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BRIEF May 11, 2021

Indonesia Country Partnership Framework 2021-2025

The World Bank Indonesia Country Partnership Framework 2021-2025 aims to support Indonesia’s medium-term development goals and help the country build back better from the COVID-19 crisis. Over the next five years, the World Bank will continue addressing climate change, transition to cleaner energy, and help realize the potential of Indonesia's natural assets.

World Bank Group



  • The World Bank Group (WBG) has renewed its partnership with Indonesia through its new Country Partnership Framework (CPF) for the period of FY2021-FY2025.
  • While the immediate focus of the Framework would be centered on helping Indonesia recover from the pandemic, it will also support the country’s efforts to moving closer to its goals of sustained inclusive growth, building a solid middle class, and eventually joining the ranks of high-income countries.
  • The Framework is aligned with the Government’s Medium-Term National Development Plan 2020-2024, known as the RPJMN, and responds to economic policies made to the emergency and economic recovery response to the COVID-19 pandemic. In addition, it takes into account the WBG’s priorities and is informed by the Systematic Country Diagnostics (SCD) update for Indonesia.
  • The CPF caters to a possibly higher degree of ambition in certain areas such as SOE reform, revenue expansion, decarbonization of energy sources, and climate change policies.
  • The CPF has been developed through a series of virtual consultations during September-January 2021 and March 2021 with various stakeholders including the Government, civil society organizations, development partners, and the private sector ensuring that the process was extensive and inclusive.
  • The new CPF is built around four engagement areas between the World Bank Group and the Government of Indonesia, as well as with other stakeholders:
    • Strengthened economic competitiveness and resilience through higher revenue collection and fiscal and debt sustainability; improved public spending; reduced barriers to trade and investment; and increased depth, efficiency, and resilience of the financial sector.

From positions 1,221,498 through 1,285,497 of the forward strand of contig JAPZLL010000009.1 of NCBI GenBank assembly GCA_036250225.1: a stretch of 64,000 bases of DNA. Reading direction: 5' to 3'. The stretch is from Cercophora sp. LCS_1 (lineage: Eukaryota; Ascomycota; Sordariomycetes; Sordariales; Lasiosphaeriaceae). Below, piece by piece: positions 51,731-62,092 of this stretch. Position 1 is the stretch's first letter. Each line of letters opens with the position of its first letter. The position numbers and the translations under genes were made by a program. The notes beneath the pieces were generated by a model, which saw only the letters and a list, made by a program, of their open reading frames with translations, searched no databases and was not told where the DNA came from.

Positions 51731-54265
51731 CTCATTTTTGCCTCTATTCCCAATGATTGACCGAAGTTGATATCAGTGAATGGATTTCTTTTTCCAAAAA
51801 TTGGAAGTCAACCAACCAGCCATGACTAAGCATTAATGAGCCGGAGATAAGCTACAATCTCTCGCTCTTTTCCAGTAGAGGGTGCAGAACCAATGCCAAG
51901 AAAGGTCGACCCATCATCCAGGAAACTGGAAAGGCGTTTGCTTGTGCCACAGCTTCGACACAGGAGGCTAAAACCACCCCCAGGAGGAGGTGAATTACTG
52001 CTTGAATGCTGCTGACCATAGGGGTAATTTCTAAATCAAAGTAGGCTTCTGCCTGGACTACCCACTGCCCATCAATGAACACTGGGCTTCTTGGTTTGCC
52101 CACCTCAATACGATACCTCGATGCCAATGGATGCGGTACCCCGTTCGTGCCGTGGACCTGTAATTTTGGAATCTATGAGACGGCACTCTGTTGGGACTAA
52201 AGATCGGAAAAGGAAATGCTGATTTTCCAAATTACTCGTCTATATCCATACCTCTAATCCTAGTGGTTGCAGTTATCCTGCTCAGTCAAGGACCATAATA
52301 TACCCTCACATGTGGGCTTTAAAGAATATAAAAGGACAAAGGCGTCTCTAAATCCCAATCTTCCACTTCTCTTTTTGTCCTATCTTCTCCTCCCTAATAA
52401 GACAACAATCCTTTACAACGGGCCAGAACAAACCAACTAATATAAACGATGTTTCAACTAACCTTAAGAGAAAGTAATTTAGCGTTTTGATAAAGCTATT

• Improved infrastructure through strengthening of infrastructure provision and quality of service, and transition to low-carbon energy while attaining universal access to reliable and sustainable energy.
    • Nurtured human capital through improved quality and equity of education and skills, as well as in nutrition and health, and strengthened inclusiveness and responsiveness of social and worker protection.
    • Sustained management of natural assets, natural resources-based livelihoods, and disaster resilience through strengthened management of natural assets and environment, as well as improved agriculture and natural resources-based livelihoods and strengthened multi-hazard disaster resilience
  • Three cross-cutting themes -- digitalization, gender, and climate change -- will run across the four engagement areas and are mainstreamed across all activities under the new Partnership Framework. These themes represent new strategic shifts as they are critical to supporting the sustainability of growth in an economy of growing sophistication as diagnostic studies show.
  • The Framework is built on a partnership that has lasted for more than six decades and represents one of the largest country programs across the World Bank Group.